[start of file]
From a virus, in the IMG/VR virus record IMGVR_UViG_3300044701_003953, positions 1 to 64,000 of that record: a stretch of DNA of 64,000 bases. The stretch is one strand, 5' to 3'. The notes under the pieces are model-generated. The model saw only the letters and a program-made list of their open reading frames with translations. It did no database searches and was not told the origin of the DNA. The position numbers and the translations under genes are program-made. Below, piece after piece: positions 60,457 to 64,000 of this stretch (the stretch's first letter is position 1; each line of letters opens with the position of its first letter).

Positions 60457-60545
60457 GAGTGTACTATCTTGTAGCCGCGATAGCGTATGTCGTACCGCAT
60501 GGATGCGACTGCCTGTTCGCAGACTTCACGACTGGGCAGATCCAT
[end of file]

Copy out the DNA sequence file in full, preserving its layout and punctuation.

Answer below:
From a virus, in the IMG/VR virus record IMGVR_UViG_3300044701_003953, positions 1 to 64,000 of that record: a stretch of DNA of 64,000 bases. The stretch is one strand, 5' to 3'. The notes under the pieces are model-generated. The model saw only the letters and a program-made list of their open reading frames with translations. It did no database searches and was not told the origin of the DNA. The position numbers and the translations under genes are program-made. Below, piece after piece: positions 60,457 to 64,000 of this stretch (the stretch's first letter is position 1; each line of letters opens with the position of its first letter).

Positions 60457-60545
60457 GAGTGTACTATCTTGTAGCCGCGATAGCGTATGTCGTACCGCAT
60501 GGATGCGACTGCCTGTTCGCAGACTTCACGACTGGGCAGATCCAT